Through an evocative and gripping account of his own personal experiences, Mark Azbel describes the present condition of the Jewish intellectual in the Soviet Union, and thus illuminates the cruel dilemmas of many hundreds of thousands of talented and self-aware people, trapped in the unhappy country from which he, fortunately, managed to escape. His scientific career was outstanding, but not unconventional, even by Western standards. The clever Jewish boy, precociously brilliant at mathematics, is a familiar figure in our schools and universities. Azbel’s parents were both doctors, intensely hard-working and conscientious. Born in Kharkhov in 1932, he survived a terrible railway journey to the Far East at the beginning of the war, and returned in 1944 to an excellent school. Having won first prizes in several mathematical olympiads, he managed to get into the physics department at Kharkhov University. This, also, was a first-rate scientific institution, where he soon found his way to the frontiers of research. At the age of 24 his ‘candidate’ dissertation – our equivalent of a PhD thesis – won him an appointment on the faculty and earned him the national and international attention to which I have already referred. There are delightful descriptions of moments of justifiable pride: the day when he argued boldly with and convinced the great Landau; the day when he spoke for the first time at Landau’s seminar at the Kapitza Institute in Moscow, with all the demi-gods of Russian theoretical physics in the audience. For Kharkhov, read Bristol; for Moscow, read Cambridge; for Landau, read Dirac or Mott: that sort of academic glory might come to any brilliant student in any great scientific community.

Soon the young Mark Yakovlevitch was a ‘visiting member’ of the group around Landau, one of the finest theoretical physicists in the world (about whom I wrote in this journal in December 1980), The eventual move from Kharkhov to the Chair in Moscow in 1964 was not quite as easy as it seemed from the outside, but the Rector of the University, Ivan Petrovsky (one of Azbel’s heroes), made exceptional efforts on his behalf. In 1966, his name was on the public list for a Lenin Prize, and it was likely that he would soon become a Corresponding Member of the Academy of Sciences, and, in time, a full Academician. At the very last moment, his name was crossed off the list. What had happened was very simple. Some years before, Mark Azbel and his friend Sasha Voronel had become very friendly with the writer Yuli Daniel. The families would meet at each others’ apartments, in Moscow or Kharkhov, for the standard Russian pastime of talk and talk and talk. When Daniel and Sinyavsky were put on trial for ‘slandering’ the Soviet state, Azbel and Voronel were submitted to intense interrogation. They did not betray their friend and were not directly charged themselves, but Voronel was demoted and Azbel only just managed to retain his post. The system had to punish them for the merest symptoms of dissent.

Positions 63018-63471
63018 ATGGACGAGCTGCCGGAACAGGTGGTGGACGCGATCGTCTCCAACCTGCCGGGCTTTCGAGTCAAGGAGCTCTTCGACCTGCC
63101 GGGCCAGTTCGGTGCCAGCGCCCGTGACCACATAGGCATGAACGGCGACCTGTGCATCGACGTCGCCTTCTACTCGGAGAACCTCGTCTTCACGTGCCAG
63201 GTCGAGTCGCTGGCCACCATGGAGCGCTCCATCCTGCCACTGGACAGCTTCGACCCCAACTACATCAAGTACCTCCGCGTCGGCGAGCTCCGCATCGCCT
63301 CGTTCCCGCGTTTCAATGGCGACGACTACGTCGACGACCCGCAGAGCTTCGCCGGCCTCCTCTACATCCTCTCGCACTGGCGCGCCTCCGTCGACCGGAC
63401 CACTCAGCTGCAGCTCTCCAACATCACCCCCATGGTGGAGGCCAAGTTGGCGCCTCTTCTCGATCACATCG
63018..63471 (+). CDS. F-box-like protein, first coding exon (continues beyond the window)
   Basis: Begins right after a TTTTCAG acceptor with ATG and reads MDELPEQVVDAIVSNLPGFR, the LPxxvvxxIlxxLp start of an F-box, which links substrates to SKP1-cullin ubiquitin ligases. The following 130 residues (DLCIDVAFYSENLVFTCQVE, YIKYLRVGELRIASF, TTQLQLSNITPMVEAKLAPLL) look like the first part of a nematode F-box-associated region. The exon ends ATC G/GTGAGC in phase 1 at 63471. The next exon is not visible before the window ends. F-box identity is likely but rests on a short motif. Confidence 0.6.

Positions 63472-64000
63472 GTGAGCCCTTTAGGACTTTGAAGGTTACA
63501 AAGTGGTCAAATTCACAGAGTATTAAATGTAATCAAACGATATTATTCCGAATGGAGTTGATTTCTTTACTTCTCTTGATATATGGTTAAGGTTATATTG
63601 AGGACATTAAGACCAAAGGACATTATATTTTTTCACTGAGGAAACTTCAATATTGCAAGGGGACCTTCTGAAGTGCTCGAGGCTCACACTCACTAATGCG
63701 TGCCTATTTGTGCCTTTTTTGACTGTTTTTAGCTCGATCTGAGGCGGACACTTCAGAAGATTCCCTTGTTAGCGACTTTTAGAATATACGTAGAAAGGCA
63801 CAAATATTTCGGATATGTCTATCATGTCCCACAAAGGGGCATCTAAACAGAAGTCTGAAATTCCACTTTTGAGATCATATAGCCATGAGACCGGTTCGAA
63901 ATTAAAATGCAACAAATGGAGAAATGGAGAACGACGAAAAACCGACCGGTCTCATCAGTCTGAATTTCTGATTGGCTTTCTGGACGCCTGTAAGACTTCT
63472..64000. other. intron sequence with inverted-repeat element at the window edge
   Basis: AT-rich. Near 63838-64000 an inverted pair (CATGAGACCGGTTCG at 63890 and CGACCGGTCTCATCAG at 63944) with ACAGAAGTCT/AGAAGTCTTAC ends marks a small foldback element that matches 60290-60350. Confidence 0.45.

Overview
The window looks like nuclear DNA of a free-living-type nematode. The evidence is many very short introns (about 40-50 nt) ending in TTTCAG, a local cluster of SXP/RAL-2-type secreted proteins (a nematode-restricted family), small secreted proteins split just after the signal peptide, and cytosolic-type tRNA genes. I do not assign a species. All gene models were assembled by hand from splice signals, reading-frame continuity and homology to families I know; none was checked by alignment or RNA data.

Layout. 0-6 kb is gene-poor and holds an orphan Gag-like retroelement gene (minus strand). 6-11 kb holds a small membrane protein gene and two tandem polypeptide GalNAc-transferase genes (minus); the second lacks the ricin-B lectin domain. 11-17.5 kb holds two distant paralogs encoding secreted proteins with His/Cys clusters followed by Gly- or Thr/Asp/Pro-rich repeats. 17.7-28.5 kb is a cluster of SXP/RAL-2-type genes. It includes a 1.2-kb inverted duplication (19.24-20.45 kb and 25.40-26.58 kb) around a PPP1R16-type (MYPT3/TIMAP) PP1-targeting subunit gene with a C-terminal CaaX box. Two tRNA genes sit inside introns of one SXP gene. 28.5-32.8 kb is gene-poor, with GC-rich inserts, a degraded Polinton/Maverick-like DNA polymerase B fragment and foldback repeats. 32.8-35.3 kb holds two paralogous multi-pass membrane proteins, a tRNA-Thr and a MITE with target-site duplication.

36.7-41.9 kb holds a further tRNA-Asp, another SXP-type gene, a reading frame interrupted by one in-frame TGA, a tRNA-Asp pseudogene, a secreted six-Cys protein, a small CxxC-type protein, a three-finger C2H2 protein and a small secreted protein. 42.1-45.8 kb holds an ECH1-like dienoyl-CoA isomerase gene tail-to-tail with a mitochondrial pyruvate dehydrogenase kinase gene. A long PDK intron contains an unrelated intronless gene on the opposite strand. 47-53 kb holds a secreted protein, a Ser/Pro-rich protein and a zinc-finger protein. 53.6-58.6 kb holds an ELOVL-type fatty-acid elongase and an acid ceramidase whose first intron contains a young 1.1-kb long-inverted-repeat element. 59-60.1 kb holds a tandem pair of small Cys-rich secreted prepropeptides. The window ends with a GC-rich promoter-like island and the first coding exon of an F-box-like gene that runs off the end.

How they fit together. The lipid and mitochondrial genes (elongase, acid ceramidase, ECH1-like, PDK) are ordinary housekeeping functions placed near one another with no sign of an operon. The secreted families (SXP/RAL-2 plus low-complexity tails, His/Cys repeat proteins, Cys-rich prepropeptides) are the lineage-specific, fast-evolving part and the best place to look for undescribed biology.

Was Mark Azbel already a dissenter? As a child he had begun to think things out for himself. In his early teens, he accidentally had access to a random collection of ‘forbidden’ books in many languages, and ‘by the time I entered the university,’ he writes, ‘my understanding of what was really going on in the USSR was practically the same as it is now.’ Like every sensible Soviet citizen, he had learnt to keep his mouth shut, except to the most intimate and trusted friends. It is true that he had once refused to become an informer for the KGB, but many promising young scientists and responsible people must have done the same. He had also refused to join the Communist Party, which spoilt his chances of travelling abroad. But in spite of his eccentric interest in literature and the cinema, he was not regarded by his colleagues as a ‘political person’, and by 1968 his scientific career was once more ‘moving ahead in a most satisfactory way’.

Nevertheless, beneath the successful surface of his life, there was deep discontent. From childhood, he had encountered, and had had to overcome, the virulent anti-semitism that is engrained in Russian culture. At school and on entry to university, in getting an academic job and in moving to Moscow, he had just managed to squeeze past the most bitter prejudice and open discrimination. Because Jewish students, for example, as a heritage of their peculiarly intellectual culture, seem to excel in the mathematical and physical sciences, the examination questions are simply rigged against them, so that only an infinitesimal number have access to the education and scientific careers their talents merit. This has nothing to do with religion: every child of Jewish parents carries an internal passport in which his or her ‘race’ is marked as ‘Jewish’; from this label, every act of discrimination then follows. Anti-semitism is not, of course, official policy, but informal government and party pressures reinforce popular prejudice.